Office of Food for Peace Occasional Paper No. 6, Emergencies in
Urban Settings: A Technical Review of Food-Based Program Options,
examines 11 common food-based programs to highlight advantages, disadvantages,
targeting and implementation modalities in the urban context. The
paper also presents tools to help determine the most appropriate interventions
and approaches for given settings.
Precision, Time, and Cost:
A Comparison of Three Sampling Designs in an Emergency Setting
(2008) An article reporting on the FANTA and SC/US field test in Sudan,
"Precision, Time, and Cost: A Comparison of Three Sampling Designs
in an Emergency Setting", has been published in Emerging Themes in
Trigger Indicators and
Early Warning and Response Systems in Multi-Year Title II Assistance
Programs (2007): USAID's Office of Food for Peace (FFP) and
FANTA have published FFP Occasional Paper 5, Trigger Indicators
and Early Warning and Response Systems in Multi-Year Title II Assistance
Programs to allow Cooperating Sponsors (CSs) a greater degree
of flexibility in responding to emerging crises and shocks in their
areas of operation without the risk of potentially undermining advances
being achieved by development interventions. Occasional Paper 5 is
designed to briefly review CSs' experiences with operationalizing
trigger indicators (TIs) and early warning and response (EWR) systems
to-date, outline the key characteristics of EWR systems and TIs within
the Title II-supported multi-year assistance program (MYAP) context,
and provide suggestions on how to best operationalize FFP guidance
on incorporating EWR mechanisms, including TIs, into MYAPs.
Version 3 of Household Food
Insecurity Access Scale (HFIAS) for Measurement of Food Access: Indicator
Guide (2007): FANTA, in collaboration with Cornell and Tufts
Universities, has developed a Household Food Insecurity Access Scale
(HFIAS) measure and a guide, "Household Food Insecurity Access Scale
(HFIAS) for Measurement of Food Access: Indicator Guide," with a standardized
questionnaire and data collection and analysis instructions. The HFIAS
is composed of a set of nine questions that have been used in several
countries and appear to distinguish food insecure from food secure
households across different cultural contexts. These questions represent
universal domains of the experience of insecure access to food that
can be used to assign households and populations along a continuum
of severity. The information generated by the HFIAS can be used to
assess the prevalence of household food insecurity (access component)
(e.g., for geographic targeting) and to detect changes in the food
insecurity situation of a population over time (e.g., for monitoring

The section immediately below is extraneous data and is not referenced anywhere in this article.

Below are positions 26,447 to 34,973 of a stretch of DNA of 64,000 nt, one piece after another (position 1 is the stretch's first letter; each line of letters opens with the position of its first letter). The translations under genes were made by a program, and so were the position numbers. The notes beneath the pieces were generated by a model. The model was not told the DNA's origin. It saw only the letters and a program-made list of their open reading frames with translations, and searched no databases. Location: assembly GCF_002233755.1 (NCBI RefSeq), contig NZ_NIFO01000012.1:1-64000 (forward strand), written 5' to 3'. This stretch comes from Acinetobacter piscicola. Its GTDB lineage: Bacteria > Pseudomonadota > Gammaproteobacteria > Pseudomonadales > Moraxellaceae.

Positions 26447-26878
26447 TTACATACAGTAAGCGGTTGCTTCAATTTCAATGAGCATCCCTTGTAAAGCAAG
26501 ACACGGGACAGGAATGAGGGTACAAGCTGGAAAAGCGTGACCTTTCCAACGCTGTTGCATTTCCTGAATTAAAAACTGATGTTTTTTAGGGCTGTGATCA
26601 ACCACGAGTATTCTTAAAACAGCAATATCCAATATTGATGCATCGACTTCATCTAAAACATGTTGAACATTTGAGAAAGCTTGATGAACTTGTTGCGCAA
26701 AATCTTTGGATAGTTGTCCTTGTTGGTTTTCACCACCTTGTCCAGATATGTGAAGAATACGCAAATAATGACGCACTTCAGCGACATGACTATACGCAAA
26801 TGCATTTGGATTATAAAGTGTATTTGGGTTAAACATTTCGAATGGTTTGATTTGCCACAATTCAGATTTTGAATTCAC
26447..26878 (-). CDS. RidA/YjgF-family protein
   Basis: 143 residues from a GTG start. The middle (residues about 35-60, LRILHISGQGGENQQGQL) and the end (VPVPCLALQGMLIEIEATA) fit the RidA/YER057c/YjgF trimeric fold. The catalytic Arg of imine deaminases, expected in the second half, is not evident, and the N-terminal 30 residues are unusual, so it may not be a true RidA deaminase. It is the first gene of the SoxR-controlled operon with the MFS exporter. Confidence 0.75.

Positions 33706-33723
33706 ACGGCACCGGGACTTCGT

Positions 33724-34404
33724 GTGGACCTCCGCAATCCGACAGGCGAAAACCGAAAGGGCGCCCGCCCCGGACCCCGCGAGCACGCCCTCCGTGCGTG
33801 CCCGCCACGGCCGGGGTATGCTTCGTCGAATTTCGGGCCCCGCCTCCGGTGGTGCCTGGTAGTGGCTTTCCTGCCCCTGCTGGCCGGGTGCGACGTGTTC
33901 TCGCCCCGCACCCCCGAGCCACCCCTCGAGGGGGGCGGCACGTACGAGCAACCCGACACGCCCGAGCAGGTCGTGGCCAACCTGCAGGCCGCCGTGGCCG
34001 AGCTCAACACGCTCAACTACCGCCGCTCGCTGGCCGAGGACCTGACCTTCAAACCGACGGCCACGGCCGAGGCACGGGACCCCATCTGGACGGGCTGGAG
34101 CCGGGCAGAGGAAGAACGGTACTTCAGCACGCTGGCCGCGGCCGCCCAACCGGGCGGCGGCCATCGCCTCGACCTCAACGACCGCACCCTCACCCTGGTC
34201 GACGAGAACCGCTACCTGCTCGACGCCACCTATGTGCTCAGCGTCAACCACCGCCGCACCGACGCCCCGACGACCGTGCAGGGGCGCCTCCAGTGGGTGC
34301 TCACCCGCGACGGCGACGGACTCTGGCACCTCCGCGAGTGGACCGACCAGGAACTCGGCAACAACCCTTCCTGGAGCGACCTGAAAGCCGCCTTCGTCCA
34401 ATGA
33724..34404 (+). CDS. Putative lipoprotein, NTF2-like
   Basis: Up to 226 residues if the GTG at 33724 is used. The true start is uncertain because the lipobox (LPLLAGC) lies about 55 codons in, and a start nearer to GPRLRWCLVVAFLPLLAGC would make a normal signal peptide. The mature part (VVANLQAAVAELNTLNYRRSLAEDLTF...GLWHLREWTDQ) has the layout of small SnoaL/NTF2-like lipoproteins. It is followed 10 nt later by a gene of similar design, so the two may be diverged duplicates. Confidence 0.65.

and evaluation). The questions can be added to a standard baseline
and final evaluation survey. In August 2007, Version 3 of the guide
was released. The new version offers an updated questionnaire section.
A Field Test of Three
LQAS Designs to Assess the Prevalence of Acute Malnutrition
(2007): A study by FANTA, Catholic Relief Services (CRS), and Ohio
State University (OSU), published in the International Journal of
Epidemiology, field-tested the use of the LQAS designs in an emergency
setting in Ethiopia. The study "A Field Test of Three LQAS Designs
to Assess the Prevalence of Acute Malnutrition," concluded that LQAS
designs provide statistically appropriate alternatives to the more
time-consuming 30 x 30 cluster survey though additional field testing
Household Dietary Diversity
Score (HDDS) for Measurement of Household Food Access: Indicator Guide
and Months of
Adequate Household Food Provisioning (MAHFP) for Measurement of Household
Food Access: Indicator Guide (2007): In light of the need
to build consensus on household food access impact indicators, two
strategic objective level indicators of household food access (HDDS)
and months of inadequate household food provisioning (MIHFP) were
identified during the development of USAID Office of Food for Peace
(FFP)'s FY05-08 strategy, through a process of consultation and discussion
with CSs, researchers, and other technical groups. These two indicators
focus on the desired outcome of improved food access - improved household
food consumption. FFP will be requiring all new Title II Multi-Year
Assistance Programs (MYAP) with improved household food access as
an objective to include these indicators in their results frameworks.
In addition, a Household Food Insecurity Scale (HFIS) to measure the
experience of household food insecurity is being tested for future
inclusion as an indicator. These two indicator guides provide background
on the indicator as well as guidance on data collection (including
questionnaire format) and analysis.
Journal of Nutrition Supplement,
May 2006: The Journal of Nutrition has been the principal
forum for disseminating US-based research on food insecurity scales.
It has also published most of the studies dealing with the application
of food insecurity scales in developing countries. Publication of
the process of developing the Household
Food Insecurity Access Scale (HFIAS) (eventually leading to the Household Hunger Scale) offers the opportunity to
continue this "conversation" by presenting, in one place, one of the
most significant advances in food insecurity measurement to emerge
over the last decade. The Journal of Nutrition Supplement, published
in May 2006, presents the results of the FANTA-led HFIAS initiatives,